Do You Know Your Store’s Most Common OSHA Violations?

Most retail employers, even large companies with hundreds of branches, do not much worry about being inspected by OSHA; let alone cited.  It’s not that these employers are disinterested in their employees’ safety, it’s just that they have rarely experienced and OSHA visit, and with the exception of ergonomic issues at grocery stores, retail stores don’t show up on many of OSHA’s various target lists.  While understandable, this is an increasingly dangerous attitude.  Let’s review a few facts which show that retailers are more at risk for big dollar OSHA penalties than more seemingly “dangerous” industries such as construction.  Why?

 

  • Most big dollar OSHA penalties aren’t directly related to an employee death or serious injury.
  • The biggest dollar exposure comes from “Repeat” citations of up to $70,000 for each violation.
  • Once an employer is cited for a violation, the next violation within FIVE YEARS at ANY company location will be a repeat.  And each repeat citation during that five years drives up the penalties.
  • Common sense dictates that the most likely repeat items will be “routine” safety violations because of the sheer number of opportunities to occur, such as a damaged extension cord, a briefly blocked fire extinguisher or electric cabinet, one employee not given Hazard Communication training, a power strip used instead of a permanent electric fixture, or failure to provide annual fire extinguisher training.
  • Most retailers do not have site safety professionals and personnel don’t have the same safety awareness developed at a foundry or manufacturer.
  • And retailers have lots and lots of locations, and with span of control issues, the retailer has lots and lots of opportunities for violations!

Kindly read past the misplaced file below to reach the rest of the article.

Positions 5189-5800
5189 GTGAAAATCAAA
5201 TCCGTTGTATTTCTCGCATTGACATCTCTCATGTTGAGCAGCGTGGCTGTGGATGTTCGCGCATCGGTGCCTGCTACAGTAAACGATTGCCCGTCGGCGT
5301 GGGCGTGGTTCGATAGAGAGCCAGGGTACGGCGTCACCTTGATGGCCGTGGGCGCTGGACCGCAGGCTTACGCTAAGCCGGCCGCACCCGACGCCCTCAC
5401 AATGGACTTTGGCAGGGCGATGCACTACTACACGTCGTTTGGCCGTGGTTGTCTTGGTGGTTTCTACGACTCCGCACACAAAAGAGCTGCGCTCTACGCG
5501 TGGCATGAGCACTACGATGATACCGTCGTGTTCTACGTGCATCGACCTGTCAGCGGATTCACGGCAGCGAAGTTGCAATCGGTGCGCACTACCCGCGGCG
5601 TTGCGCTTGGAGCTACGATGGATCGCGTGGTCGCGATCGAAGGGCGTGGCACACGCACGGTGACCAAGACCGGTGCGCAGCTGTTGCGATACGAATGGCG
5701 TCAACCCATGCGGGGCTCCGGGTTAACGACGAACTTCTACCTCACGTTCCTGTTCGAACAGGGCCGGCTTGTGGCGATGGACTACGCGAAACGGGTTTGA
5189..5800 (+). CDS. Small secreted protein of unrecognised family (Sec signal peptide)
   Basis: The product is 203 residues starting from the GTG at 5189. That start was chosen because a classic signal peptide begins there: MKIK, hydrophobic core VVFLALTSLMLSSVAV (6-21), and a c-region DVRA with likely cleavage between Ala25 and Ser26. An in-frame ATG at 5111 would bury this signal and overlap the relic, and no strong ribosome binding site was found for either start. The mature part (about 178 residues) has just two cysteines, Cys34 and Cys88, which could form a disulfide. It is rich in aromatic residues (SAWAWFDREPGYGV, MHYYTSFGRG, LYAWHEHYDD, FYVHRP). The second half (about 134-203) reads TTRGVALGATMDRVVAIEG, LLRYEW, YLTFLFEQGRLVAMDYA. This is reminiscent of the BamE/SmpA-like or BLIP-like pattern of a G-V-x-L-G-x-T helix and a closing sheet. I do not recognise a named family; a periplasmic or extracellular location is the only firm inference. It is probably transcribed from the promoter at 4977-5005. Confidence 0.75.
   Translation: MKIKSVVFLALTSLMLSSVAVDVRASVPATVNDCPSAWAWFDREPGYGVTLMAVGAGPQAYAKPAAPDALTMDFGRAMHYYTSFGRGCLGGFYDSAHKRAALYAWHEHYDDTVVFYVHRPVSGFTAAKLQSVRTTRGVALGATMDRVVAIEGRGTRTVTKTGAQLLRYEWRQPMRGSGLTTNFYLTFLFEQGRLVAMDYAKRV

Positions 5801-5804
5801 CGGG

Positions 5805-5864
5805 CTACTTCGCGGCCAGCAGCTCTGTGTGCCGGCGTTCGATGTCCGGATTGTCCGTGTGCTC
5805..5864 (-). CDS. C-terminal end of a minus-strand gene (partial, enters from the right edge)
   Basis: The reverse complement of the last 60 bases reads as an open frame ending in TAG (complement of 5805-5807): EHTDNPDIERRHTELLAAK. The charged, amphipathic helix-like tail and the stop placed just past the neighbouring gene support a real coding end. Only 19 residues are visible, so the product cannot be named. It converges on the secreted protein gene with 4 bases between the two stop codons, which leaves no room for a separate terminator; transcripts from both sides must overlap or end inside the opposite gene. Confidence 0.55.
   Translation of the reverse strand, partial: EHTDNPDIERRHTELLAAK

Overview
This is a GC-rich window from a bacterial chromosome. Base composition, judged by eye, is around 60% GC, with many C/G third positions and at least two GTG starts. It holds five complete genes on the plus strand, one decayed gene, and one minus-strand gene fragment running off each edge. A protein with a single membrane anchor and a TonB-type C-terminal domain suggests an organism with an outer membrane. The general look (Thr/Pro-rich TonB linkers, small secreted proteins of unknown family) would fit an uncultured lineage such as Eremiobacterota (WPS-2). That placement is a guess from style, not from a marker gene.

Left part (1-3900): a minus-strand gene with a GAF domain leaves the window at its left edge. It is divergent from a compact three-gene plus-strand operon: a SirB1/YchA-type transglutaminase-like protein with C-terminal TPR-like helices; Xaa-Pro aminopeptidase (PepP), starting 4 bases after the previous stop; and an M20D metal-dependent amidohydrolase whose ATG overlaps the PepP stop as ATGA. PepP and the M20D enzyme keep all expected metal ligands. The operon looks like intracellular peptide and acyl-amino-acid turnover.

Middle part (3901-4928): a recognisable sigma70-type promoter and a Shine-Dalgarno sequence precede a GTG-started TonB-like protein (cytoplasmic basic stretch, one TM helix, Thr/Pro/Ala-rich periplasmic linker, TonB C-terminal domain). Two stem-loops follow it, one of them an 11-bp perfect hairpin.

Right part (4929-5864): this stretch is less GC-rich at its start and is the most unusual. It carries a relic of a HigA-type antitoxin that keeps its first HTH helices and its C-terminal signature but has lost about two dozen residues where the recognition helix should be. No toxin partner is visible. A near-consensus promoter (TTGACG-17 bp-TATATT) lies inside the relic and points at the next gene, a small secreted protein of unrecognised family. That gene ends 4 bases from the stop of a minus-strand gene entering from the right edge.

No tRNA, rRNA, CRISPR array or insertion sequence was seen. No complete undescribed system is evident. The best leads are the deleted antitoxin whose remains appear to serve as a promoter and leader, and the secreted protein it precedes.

Grocery Stores

I’m not going to talk in this article about developing a safety program and culture or how to handle an OSHA inspection.  We’re going to review common exposure areas.

The list below shows the most common OSHA standards violated in the grocery store setting:

 

Standard

Description

Total

All Standards cited for Supermarkets and Other Grocery (except Convenience) Stores

19101200

Hazard Communication.

19100303

General requirements.

19100037

Maintenance, safeguards, and operational features for exit routes.

19100305

Wiring methods, components, and equipment for general use.

19100178

Powered industrial trucks.

19100212

General requirements for all machines.

19100157

Portable fire extinguishers.

19100132

General PPE requirements.

19040032

Annual injury summary.

19100036

Design and construction requirements for exit routes.

19100133

Eye and face protection.

19100304

Wiring design and protection.

19100022

Housekeeping requirements.

19100147

The control of hazardous energy (lockout/tagout).

19100023

Guarding floor and wall openings and holes.

19100176

Handling materials – general.

19040029

Injury Forms.

19100134

Respiratory Protection.

19100151

Medical services and first aid.

19100138

Hand Protection.

19100024

Fixed industrial stairs.

19100026

Portable metal ladders.

19100027

Fixed ladders.

19100038

Emergency action plans.

19100110

Storage and handling of liquefied petroleum gases.

19040030

Multiple business establishments.

19100029

Manually propelled mobile ladder stands and scaffolds (towers).

19100101

Compressed gases (general requirements).

19100136

Occupational foot protection.

19100141

Sanitation.

19100159

Automatic sprinkler systems.

19100219

Mechanical power-transmission apparatus.

19100242

Hand and portable powered tools and equipment, general.

19100332

Electrical Training

19100334

Use of equipment – portable cords.

19100335

Safeguards for personnel protection.

Stock Rooms

If you review the numerous six-figure OSHA citations against retailers over the last five years, you will see that the overwhelming majority of citations were for violations in the stockroom or warehouse.  Retailers operate in a “just in time” mode where they regularly receive deliveries and for a period of time, the unloading may resemble the proverbial “fire drill.”  There may be no conveyors or you may use temporary conveyors which may block exits.  Likewise, what are the likelihood that something may lean against an electric cabinet or block a fire extinguisher.  How often does someone “temporarily” store something in an electric room or closet?

Most stockrooms were not designed for their current use, so look for extension cords run over joists or tacked to a wall for dock spotlights, shrink wrappers, or PC’s.  Use permanent wiring.  Look for holes in odd electrical places, such as emergency light boxes.  If there is a microwave or coffee maker, make sure it’s properly connected.